The platypus is even odder than it looks

It has a bill of a duck, a body of an otter, and the tail of a beaver. The platypus is probably the weirdest-looking native Australian animal. As if that is not enough, the platypus still has some surprises in store. Read on to learn more.

Platypuses are endemic to Australia

The platypus is just one of the native Australian animals that cannot be found anywhere else in the world. They live in the streams, rivers, and lakes of Eastern Australia and Tasmania.

Platypuses lay eggs but they are neither birds nor reptiles

When most people think of egg-laying animals, they usually think of birds, reptiles, and fishes. But there are actually mammals that lay eggs and that include the platypus. They are called monotremes. Aside from the platypus, the echidna is the only other monotreme. Both of them are native to Australia.

Platypuses don’t have nipples

What differentiates mammals from other animals is that they nourish their young with milk secreted by the mammary glands. Most mammals have nipples connected to the mammary glands to aid in feeding the young.

In the case of the platypus, the milk secreted by the mammary glands just oozes out of the skin. The baby platypus then sucks the milk from the folds of the skin or from the tufts of the fur.

Platypuses are duck-billed but their bills aren’t exactly like a duck’s

A duck’s bill is hard but the platypus bill is soft, rubbery, and pliable. It has a smooth texture that feels like suede.

Platypuses have extra sensitive bills

When hunting for food underwater, it closes its eyes, ears, and nose. How do they find food then? Platypuses have bills with electroreceptors that can detect electrical impulses from animals in the water.

Gravel and dirt help the platypus to chew its food

Platypuses are carnivores. They are bottom feeders and lives on a diet of crayfish, shrimps, insect larvae, worms, and shellfish.

Upon detecting potential food using its bill, platypuses scoop their prey along with some bits gravel and dirt, stores them in its cheek pouches then come up to the surface to eat. The platypus uses dirt and gravel to help in grinding the food.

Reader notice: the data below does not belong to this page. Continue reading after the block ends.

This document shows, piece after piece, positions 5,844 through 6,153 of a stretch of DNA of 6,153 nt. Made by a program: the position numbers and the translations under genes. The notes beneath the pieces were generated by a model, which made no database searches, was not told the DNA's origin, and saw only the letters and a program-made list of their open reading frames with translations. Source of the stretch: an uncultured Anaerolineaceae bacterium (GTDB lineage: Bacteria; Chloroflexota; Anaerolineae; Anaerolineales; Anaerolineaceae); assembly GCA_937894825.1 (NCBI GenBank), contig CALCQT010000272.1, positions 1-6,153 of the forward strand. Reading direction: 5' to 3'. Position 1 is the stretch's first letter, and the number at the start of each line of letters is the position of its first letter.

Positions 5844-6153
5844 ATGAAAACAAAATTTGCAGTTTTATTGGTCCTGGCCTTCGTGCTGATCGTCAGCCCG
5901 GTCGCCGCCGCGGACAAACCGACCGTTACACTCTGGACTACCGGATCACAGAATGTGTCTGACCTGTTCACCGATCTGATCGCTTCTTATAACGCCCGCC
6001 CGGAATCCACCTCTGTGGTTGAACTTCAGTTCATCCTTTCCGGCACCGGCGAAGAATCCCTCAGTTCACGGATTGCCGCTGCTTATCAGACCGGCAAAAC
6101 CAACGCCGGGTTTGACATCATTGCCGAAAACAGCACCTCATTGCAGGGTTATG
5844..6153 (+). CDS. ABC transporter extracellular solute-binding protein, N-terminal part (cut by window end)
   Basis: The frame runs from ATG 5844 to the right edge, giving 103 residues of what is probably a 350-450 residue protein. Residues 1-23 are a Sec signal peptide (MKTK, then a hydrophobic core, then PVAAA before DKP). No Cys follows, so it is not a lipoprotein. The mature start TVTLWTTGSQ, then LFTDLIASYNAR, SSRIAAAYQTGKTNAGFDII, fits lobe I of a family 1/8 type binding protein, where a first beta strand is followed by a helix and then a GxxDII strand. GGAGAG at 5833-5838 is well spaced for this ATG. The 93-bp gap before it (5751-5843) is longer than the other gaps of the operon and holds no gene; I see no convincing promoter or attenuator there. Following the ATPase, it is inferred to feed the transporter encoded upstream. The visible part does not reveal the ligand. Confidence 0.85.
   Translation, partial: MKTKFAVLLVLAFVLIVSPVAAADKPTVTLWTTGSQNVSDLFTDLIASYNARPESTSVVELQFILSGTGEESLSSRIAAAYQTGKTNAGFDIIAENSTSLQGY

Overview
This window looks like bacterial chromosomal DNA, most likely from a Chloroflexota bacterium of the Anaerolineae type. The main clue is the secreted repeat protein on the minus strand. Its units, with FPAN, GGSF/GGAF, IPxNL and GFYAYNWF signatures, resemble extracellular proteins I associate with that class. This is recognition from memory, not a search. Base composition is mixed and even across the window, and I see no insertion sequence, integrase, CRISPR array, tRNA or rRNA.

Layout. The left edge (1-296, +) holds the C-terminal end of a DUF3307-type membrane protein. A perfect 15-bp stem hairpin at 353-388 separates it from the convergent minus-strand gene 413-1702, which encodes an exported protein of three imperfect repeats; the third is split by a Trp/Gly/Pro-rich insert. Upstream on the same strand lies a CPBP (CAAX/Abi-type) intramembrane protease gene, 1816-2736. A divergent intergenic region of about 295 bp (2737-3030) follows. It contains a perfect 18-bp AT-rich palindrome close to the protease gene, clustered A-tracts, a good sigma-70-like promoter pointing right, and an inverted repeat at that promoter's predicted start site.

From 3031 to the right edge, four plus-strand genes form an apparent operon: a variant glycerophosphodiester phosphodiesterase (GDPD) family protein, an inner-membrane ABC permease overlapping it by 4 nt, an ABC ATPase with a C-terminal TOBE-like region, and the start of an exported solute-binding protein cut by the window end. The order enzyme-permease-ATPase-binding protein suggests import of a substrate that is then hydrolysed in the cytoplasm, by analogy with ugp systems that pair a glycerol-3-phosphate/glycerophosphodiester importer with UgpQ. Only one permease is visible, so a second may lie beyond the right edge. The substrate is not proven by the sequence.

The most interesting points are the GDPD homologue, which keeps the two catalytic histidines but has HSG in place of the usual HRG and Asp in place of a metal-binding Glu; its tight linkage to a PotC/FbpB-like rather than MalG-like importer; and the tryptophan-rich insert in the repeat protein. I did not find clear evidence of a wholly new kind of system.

Platypuses don’t have stomachs

A platypus’ gullet connects directly to the intestines. While this characteristic is not exclusive to the platypus (some fishes lack stomach), it is quite rare among mammals.

Platypuses cannot stay underwater for too long

While platypuses are adept in swimming in the water, they cannot breathe underwater. They are mammals after all. They can do short dives and hold their breath underwater for around 30 to 60 seconds to get some food.

Male platypuses have venom on their spurs

This timid-looking animal is not totally harmless. On its hindlegs are sharp spurs which are connected to crural glands that produce venom during mating season. When fighting over females, a male platypus will stab its opponent with its spurs rendering the latter temporarily paralysed. The victor will then go off with his mate.

There is a recorded case of a human being stung by a platypus and it is not pretty. The person survived, but he experienced excruciating pain that cannot be alleviated by the usual pain medications. So, no matter how adorable platypuses may look, it is best to appreciate them from afar.

Platypuses have retractable webbed feet

Being a semi-aquatic animal, the platypus has webbed feet to help them in moving about in the water. When they go on land, they retract the webbing on their feet and expose their nails.

The platypus also uses its feet and nails to dig burrows near the water.

The platypus’ tail is multi-purpose

The platypus uses its tail to store fat reserves in case of food shortage. The tail is also used to collect leaves, twigs, and other materials for building a nest. The female platypus also uses its tail to hold eggs against its body to incubate them.

Newborn platypuses are the size of a lima bean

Female platypuses lay eggs in a burrow. They typically lay one to two eggs per season. Platypuses’ eggs hatch in about ten days. Newly-hatched platypuses are tiny as a lima bean, pink, hairless, and helpless creatures. Baby platypuses have to nurse for three to four months before it can emerge from their burrow and hunt on its own.